No walking, 50km on a bus stuck in the mud
Up before 5am. Bleary-eyed, we walk over to the school in Methven, a farming town down river and near the first bridge to cross the Rakaia river.
To get up to the trailhead on the other side, there’s really only one option: take the school bus 50km up the south (right) side of the river, early, before it picks up children on its return voyage.
Only there’s a problem. The Rakaia river is flooded. Instead of being braided, it’s like a lake, full bank-to-bank.
The road to the trailhead is dirt. Several small streams cross over the road. Usually these are a trickle, but the heavy rains mean these have washed the road away. The bus driver revs the engine and tries to cross. We’re stuck in the mud.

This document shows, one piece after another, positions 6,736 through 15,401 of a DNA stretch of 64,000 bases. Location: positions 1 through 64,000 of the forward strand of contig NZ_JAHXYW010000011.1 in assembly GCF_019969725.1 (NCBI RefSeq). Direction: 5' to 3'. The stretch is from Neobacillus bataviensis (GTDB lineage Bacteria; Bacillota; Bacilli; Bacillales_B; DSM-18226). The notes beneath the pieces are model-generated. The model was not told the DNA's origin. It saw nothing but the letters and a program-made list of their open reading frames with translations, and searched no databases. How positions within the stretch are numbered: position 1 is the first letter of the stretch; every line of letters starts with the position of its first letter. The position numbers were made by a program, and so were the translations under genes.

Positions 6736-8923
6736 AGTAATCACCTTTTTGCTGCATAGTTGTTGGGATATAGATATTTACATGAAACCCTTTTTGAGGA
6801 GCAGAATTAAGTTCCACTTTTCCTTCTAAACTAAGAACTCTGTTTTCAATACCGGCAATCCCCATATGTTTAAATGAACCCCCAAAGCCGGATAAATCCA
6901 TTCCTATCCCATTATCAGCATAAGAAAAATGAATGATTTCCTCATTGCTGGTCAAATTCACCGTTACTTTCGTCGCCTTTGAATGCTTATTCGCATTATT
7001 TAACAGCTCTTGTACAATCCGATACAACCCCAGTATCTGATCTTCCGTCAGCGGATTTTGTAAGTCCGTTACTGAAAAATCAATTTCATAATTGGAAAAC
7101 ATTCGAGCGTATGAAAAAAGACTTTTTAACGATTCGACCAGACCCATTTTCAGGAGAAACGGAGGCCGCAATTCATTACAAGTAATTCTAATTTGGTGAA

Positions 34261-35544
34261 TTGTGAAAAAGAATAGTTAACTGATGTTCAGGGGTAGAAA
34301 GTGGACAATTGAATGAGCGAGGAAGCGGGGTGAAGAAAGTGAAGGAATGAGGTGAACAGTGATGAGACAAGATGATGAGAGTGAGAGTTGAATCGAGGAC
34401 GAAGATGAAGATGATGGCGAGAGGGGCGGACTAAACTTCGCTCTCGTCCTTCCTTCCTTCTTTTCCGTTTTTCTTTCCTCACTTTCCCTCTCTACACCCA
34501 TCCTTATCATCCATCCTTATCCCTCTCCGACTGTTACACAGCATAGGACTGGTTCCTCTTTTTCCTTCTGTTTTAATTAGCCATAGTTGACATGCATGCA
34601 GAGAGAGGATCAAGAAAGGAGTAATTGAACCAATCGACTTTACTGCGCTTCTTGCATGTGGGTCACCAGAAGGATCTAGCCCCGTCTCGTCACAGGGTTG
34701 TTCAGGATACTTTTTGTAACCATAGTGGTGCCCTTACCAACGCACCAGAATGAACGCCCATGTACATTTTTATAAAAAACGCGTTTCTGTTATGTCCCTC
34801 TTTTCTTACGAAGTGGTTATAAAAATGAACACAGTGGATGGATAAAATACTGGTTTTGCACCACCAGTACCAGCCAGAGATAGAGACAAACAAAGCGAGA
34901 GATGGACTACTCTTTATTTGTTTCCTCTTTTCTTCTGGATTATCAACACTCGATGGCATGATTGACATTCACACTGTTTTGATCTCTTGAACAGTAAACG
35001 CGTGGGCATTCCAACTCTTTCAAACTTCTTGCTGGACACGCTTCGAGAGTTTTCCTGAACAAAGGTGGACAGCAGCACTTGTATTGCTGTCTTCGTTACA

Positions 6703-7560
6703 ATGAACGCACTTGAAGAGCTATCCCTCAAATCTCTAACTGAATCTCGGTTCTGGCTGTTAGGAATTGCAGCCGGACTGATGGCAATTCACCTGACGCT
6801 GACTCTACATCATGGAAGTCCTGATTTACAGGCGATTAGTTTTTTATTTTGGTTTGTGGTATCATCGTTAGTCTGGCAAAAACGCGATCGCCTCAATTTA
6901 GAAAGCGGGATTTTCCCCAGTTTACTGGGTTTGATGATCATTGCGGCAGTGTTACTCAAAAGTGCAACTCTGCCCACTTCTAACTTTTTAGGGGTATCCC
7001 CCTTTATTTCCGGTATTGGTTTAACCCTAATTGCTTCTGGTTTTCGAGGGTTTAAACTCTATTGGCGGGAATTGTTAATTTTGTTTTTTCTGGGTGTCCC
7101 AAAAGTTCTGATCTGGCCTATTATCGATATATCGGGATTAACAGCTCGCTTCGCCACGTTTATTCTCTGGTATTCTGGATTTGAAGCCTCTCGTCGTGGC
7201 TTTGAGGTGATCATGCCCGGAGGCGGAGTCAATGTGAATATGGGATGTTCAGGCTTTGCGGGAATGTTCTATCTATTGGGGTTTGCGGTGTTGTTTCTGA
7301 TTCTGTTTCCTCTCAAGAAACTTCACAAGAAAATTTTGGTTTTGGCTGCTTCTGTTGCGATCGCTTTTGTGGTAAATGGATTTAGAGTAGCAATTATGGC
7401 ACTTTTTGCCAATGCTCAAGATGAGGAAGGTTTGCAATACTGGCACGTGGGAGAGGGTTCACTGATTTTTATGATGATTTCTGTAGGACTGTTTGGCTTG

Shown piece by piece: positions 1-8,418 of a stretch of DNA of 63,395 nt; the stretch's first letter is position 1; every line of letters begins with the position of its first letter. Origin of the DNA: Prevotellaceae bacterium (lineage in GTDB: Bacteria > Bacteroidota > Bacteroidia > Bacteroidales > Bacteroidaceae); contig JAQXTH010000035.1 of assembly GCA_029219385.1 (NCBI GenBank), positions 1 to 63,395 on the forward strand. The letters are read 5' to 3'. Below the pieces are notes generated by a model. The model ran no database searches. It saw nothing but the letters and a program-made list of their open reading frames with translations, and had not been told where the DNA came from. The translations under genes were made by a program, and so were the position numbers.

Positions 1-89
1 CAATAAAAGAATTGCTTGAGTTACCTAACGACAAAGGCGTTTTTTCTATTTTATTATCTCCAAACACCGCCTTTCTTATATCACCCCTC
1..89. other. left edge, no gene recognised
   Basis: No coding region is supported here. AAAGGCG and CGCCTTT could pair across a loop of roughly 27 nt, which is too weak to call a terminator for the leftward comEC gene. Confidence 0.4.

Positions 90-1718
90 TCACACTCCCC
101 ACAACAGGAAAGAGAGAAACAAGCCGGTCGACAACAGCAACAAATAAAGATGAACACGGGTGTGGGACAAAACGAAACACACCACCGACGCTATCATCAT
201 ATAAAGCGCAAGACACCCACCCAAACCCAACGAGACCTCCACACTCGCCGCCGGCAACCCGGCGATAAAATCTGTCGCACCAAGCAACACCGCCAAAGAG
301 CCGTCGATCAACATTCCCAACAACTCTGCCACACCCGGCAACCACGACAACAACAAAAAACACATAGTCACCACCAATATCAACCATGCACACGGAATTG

The driver rocks us back and forth, mud spraying and rocks kicking up. We’re free, but the rock spray has cut the power steering. We limp back to Methven.
We cannot make it to the trailhead. We’re not hiking today (and there’s a group of kids who have the day off school!)
Rather than being stuck in Methven, we hire a car and head for Banks Peninsula, past Christchurch. We’re there in just a couple of hours, or we would have been had we not stopped at every fruit stand along the way. I’ve had 15 plums, apricots & peaches in the last 10 hours…
Akaroa is the center of Banks Peninsula, and the biggest French settlement in early New Zealand. It’s beautiful along the Rues here, lined up along the blue-green bay. We’re staying at the Smokehouse Salmon cottage, some of the best cold smoked salmon in the world.
Being a French town, there are croissants and good bread, and snails and foie gras. Pretty insane transition from a a flooded, muddy mountain spitting us off in the morning to the Riveria in the evening.